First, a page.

Soon no more having to unpack your suitcase when you arrive at Malaga airport control: By the year 2024, a new regulation will finally come into force at Spanish airports that many of us were surely waiting for. Next, we tell you all the news about regulation for liquids and laptops at Malaga airport.
New regulation at Malaga airport
Passengers will not have to take out liquids and laptops at Malaga airport from 2025
In 2024, Aena will implement new 3D X-ray scanners at the security control point to inspect baggage without opening it.
That is, no more having to unpack and take out liquids, phones and other devices in front of everyone. Which also usually causes considerable delay in the process.
New Technology at Other Airports
In 2024, they will install the filters with this new technology at the Madrid-Barajas and Barcelona-El Prat airports. However, we will have to wait until 2025 to benefit from the new system at the Malaga-Costa del Sol airport.
The other Spanish airports in which the new scan will enter into force in 2025 are Palma de Mallorca and Málaga- and in 2026 in Gran Canaria, Tenerife South, César Manrique Lanzarote, Fuerteventura, Alicante-Elche Miguel Hernández, Ibiza, Valencia, Bilbao and Menorca.
What do I no longer have to take out of the suitcase at the checkpoint?
Liquids, perfumes, creams, aerosols, foams, gels, shampoo and toothpaste will not have to be outside your luggage to go through the scanner at Spanish airports.
Currently, they still have to be in individual containers with a capacity of no more than 100 millilitres, contained in a transparent plastic bag with an opening/closing system and a capacity of no more than 1 litre (bag of approximately 20 x 20 centimetres).
This bag must be placed on trays at security control, outside the baggage. Only one bag can be transported per passenger, including children.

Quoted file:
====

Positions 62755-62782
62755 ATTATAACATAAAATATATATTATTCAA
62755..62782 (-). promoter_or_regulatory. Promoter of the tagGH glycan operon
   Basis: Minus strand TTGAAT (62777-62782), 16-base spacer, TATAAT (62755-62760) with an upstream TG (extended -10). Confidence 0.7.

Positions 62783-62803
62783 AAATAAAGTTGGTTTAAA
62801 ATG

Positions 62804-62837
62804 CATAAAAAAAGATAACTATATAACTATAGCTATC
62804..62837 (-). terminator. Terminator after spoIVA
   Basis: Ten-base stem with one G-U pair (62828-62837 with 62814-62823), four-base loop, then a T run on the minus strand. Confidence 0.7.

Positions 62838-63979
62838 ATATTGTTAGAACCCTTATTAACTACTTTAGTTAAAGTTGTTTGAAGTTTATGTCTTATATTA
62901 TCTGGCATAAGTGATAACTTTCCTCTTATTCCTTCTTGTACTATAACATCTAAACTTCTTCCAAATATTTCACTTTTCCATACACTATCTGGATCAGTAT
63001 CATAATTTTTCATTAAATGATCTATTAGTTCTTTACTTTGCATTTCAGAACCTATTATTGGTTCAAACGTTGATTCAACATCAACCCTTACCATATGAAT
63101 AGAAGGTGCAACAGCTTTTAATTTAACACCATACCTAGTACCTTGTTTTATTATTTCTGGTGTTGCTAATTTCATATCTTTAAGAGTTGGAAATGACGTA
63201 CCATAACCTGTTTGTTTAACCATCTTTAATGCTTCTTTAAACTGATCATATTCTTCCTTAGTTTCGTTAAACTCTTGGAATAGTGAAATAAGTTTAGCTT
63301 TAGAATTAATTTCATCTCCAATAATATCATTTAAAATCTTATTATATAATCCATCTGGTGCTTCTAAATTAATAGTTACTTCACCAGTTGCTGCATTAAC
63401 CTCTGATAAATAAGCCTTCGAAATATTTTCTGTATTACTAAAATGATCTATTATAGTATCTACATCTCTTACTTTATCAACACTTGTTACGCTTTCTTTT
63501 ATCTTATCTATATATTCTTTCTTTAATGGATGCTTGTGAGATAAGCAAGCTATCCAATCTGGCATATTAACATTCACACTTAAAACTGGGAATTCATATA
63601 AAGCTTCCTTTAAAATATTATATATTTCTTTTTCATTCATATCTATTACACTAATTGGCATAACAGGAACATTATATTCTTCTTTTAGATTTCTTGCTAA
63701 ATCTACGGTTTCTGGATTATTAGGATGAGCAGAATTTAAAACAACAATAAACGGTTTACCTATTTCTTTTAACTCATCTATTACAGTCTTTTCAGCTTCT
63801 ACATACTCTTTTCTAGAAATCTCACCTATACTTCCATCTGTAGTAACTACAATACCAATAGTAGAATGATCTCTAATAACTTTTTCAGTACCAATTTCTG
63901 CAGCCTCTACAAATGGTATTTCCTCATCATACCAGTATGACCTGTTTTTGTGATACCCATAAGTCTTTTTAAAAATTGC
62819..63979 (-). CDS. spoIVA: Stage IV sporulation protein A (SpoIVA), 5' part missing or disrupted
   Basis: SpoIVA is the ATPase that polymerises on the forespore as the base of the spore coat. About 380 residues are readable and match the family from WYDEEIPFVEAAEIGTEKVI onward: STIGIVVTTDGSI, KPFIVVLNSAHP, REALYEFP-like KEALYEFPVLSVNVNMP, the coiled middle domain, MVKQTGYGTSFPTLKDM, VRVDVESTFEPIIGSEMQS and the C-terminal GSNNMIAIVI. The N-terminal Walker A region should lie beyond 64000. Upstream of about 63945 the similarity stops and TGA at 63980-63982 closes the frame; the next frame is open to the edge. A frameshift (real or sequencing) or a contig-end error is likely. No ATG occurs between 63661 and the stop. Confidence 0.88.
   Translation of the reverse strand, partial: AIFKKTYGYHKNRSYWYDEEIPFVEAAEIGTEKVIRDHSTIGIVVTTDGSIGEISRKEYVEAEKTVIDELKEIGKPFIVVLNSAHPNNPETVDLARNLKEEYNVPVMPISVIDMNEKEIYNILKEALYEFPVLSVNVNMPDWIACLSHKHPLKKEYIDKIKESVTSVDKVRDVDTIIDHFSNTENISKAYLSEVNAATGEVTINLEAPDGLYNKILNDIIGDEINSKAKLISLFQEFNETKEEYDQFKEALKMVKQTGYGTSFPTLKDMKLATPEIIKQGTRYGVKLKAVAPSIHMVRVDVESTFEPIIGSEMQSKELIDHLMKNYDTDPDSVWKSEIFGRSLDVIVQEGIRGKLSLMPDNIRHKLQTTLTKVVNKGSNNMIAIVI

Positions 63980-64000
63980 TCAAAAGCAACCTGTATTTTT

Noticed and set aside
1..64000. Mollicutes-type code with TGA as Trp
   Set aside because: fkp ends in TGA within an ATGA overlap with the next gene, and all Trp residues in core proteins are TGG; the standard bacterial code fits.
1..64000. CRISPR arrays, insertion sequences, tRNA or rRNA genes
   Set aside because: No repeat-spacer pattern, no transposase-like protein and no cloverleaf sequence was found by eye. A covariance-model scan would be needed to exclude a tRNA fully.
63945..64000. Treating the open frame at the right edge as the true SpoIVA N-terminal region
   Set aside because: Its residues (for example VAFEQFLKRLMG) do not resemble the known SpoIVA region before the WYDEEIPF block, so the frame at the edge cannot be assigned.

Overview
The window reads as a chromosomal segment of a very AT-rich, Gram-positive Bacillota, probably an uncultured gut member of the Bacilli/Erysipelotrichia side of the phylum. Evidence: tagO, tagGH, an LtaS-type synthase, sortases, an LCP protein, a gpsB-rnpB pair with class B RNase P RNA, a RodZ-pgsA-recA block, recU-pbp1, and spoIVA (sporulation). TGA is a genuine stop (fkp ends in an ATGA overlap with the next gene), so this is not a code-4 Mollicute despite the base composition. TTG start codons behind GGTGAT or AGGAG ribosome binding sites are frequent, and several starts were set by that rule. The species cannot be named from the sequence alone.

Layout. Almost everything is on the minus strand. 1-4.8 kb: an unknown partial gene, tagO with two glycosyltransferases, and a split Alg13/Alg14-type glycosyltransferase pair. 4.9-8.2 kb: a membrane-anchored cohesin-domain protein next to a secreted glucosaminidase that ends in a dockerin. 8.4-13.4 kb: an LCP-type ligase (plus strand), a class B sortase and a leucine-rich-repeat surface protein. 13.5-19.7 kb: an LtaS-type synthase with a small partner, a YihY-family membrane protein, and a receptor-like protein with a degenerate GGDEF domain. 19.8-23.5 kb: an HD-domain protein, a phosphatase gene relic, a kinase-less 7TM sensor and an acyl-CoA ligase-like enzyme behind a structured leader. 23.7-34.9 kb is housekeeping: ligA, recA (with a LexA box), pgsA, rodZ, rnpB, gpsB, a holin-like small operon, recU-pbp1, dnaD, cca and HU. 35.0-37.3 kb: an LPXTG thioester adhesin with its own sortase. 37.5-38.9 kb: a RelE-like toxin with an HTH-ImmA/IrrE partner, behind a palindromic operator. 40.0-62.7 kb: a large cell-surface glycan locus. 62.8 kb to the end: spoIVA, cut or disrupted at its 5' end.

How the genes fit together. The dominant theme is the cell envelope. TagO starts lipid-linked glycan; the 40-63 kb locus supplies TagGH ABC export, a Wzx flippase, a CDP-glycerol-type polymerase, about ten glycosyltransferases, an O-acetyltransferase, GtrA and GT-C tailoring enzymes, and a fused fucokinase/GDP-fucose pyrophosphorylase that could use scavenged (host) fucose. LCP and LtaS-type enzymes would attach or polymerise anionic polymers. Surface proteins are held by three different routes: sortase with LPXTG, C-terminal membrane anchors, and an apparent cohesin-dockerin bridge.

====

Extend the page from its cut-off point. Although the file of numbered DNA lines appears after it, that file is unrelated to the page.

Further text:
Currently, the only drinks, cosmetics and perfumes allowed are those purchased at the airport in approved and sealed security bags, which contain the purchase receipt.
How much liquid can you carry in hand luggage?
This point is not yet specified. It refers to one of the most annoying restrictions on hand luggage: the limit of 100 millilitres of liquid in individual containers, which must go in a transparent plastic bag with a capacity of no more than one litre.
While some sources of information already talk about being able to carry toiletries such as colognes, creams or makeup of medium or family size, the limit of 100 millilitres is currently still in force.
The new scanners would make it possible to eliminate this restriction, but for now AENA sources consulted say that this decision will depend on what the European Union dictates.
What can’t I take in hand luggage?
The modification of the restrictions, however, continues without affecting a series of products that remain prohibited for travel in Spanish airports: weapons (pistols, crossbows, etc.), discharge and neutralizing devices, such as tear gas or sprays, sharp objects (axes, knives or scissors with a shaft of more than 6cm).
You cannot transport blunt objects such as golf bats, chemical and toxic substances or explosive and flammable substances.
State-of-the-art technology: 3D image scanners
The scanners use a technology called EDSCB (Explosive Automatic Detection System for Cabin Baggage). They are equipment with X-ray technology that generates high-resolution 3D images that allow detailed visual inspection.
In this way, control time is considerably reduced, saving time for the traveller, without losing security in the procedure.
They are already testing new scanners at London’s Heathrow, Gatwick and Stansted airports. The UK government will change security regulations by 2024. In the US, they have tested new devices at fifteen airports, including Los Angeles, Oakland, San Diego and Chicago.
Easing restrictions on air travel
In Europe, the European Commission has called for the relaxation of these restrictions imposed after the attacks on the Twin Towers in New York in 2001.
In 2006, they established liquid control following a foiled terrorist attack by Al Qaeda against seven planes taking off from Heathrow. The terrorists had planned to use explosives concealed in drink cans. The international association of airlines IATA also supports the proposal to gradually ease the restrictions.
Regulation at Malaga airport, as well as at any other airport, is constantly evolving to adapt to technological advances or potential threats.